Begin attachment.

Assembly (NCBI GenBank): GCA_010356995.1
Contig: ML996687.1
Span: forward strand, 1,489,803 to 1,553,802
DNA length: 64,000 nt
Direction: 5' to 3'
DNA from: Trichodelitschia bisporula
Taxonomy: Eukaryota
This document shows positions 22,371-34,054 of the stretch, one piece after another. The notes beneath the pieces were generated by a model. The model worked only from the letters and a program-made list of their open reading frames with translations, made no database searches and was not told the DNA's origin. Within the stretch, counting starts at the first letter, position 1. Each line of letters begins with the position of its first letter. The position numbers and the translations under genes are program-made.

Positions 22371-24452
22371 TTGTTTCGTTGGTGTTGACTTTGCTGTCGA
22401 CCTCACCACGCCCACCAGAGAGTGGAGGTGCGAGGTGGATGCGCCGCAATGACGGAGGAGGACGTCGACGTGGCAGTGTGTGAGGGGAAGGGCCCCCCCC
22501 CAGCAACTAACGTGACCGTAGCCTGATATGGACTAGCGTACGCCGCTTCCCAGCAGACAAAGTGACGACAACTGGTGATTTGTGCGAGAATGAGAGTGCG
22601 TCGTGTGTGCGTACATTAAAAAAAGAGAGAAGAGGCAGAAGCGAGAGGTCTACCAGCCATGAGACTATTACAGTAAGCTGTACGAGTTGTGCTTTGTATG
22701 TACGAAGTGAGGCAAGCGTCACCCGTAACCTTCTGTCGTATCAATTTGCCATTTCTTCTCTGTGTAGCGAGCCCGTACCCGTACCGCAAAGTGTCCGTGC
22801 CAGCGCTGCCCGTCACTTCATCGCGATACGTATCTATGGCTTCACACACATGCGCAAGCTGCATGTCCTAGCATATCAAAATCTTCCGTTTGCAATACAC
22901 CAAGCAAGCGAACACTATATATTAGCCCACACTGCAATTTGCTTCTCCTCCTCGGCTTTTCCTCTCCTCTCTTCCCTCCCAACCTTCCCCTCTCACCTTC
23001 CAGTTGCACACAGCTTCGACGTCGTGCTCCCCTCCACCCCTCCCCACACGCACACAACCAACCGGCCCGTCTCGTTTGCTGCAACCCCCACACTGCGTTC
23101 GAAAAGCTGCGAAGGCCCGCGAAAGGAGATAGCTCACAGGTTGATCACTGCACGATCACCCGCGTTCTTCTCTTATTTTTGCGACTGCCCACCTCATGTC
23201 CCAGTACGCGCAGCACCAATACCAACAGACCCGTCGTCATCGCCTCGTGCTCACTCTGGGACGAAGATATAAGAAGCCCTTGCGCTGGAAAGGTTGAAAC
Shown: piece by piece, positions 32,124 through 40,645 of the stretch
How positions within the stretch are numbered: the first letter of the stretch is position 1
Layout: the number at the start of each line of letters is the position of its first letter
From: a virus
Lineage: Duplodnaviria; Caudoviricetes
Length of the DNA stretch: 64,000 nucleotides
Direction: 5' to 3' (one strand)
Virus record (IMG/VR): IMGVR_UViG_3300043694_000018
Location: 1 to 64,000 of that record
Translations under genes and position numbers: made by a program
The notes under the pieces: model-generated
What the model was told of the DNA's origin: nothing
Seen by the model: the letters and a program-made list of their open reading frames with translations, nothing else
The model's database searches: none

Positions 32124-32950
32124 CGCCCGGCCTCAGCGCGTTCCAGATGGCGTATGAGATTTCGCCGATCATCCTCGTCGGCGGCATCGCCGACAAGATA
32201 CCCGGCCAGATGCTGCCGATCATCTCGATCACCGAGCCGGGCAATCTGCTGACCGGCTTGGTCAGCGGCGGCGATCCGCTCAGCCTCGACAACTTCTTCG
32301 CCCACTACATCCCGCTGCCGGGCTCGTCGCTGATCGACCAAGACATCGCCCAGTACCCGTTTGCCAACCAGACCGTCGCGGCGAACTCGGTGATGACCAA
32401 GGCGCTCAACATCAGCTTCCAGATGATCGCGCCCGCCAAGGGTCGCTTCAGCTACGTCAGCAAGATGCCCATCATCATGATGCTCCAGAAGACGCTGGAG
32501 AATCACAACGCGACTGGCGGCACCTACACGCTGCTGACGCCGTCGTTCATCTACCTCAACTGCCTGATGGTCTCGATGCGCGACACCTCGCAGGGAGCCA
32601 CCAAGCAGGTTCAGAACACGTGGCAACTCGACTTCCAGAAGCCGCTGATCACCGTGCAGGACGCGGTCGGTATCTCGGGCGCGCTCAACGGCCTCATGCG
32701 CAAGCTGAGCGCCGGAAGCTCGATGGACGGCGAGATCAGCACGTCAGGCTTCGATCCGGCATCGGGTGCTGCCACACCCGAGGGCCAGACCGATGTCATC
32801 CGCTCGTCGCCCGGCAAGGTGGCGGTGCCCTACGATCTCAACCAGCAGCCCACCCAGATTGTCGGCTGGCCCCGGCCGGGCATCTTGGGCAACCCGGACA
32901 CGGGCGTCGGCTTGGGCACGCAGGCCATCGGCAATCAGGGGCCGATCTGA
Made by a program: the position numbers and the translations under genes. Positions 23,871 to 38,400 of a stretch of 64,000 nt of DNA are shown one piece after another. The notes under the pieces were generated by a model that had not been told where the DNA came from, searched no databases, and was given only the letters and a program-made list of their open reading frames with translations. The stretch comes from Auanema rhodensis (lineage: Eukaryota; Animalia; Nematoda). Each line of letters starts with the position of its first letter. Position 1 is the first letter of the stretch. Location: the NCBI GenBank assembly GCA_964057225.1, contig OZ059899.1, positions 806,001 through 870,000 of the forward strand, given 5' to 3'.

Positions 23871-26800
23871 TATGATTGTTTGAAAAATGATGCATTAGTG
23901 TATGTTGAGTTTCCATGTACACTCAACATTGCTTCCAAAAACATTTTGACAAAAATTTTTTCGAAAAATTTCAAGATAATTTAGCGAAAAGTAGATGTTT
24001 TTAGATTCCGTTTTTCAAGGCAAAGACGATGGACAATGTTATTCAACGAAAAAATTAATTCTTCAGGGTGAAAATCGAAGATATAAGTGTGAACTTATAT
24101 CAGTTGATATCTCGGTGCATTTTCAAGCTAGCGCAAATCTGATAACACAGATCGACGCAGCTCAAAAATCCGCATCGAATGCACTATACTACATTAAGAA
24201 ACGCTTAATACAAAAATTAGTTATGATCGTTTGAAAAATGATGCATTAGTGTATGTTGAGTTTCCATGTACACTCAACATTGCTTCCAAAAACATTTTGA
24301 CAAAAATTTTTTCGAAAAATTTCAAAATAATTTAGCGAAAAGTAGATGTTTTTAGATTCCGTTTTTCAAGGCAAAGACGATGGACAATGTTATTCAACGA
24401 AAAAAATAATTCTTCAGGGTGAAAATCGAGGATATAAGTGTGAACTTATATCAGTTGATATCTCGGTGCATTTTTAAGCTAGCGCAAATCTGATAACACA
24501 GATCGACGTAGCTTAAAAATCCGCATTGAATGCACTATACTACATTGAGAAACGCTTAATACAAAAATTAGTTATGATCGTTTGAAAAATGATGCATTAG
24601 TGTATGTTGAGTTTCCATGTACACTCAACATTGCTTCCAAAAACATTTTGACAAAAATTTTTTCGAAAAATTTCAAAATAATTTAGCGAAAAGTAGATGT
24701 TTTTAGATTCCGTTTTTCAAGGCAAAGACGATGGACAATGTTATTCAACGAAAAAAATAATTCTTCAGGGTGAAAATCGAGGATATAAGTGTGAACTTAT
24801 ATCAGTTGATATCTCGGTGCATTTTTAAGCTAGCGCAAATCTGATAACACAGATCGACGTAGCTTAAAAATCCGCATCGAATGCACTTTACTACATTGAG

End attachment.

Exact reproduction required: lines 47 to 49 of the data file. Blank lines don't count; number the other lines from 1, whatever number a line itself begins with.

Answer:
23901 TATGTTGAGTTTCCATGTACACTCAACATTGCTTCCAAAAACATTTTGACAAAAATTTTTTCGAAAAATTTCAAGATAATTTAGCGAAAAGTAGATGTTT
24001 TTAGATTCCGTTTTTCAAGGCAAAGACGATGGACAATGTTATTCAACGAAAAAATTAATTCTTCAGGGTGAAAATCGAAGATATAAGTGTGAACTTATAT
24101 CAGTTGATATCTCGGTGCATTTTCAAGCTAGCGCAAATCTGATAACACAGATCGACGCAGCTCAAAAATCCGCATCGAATGCACTATACTACATTAAGAA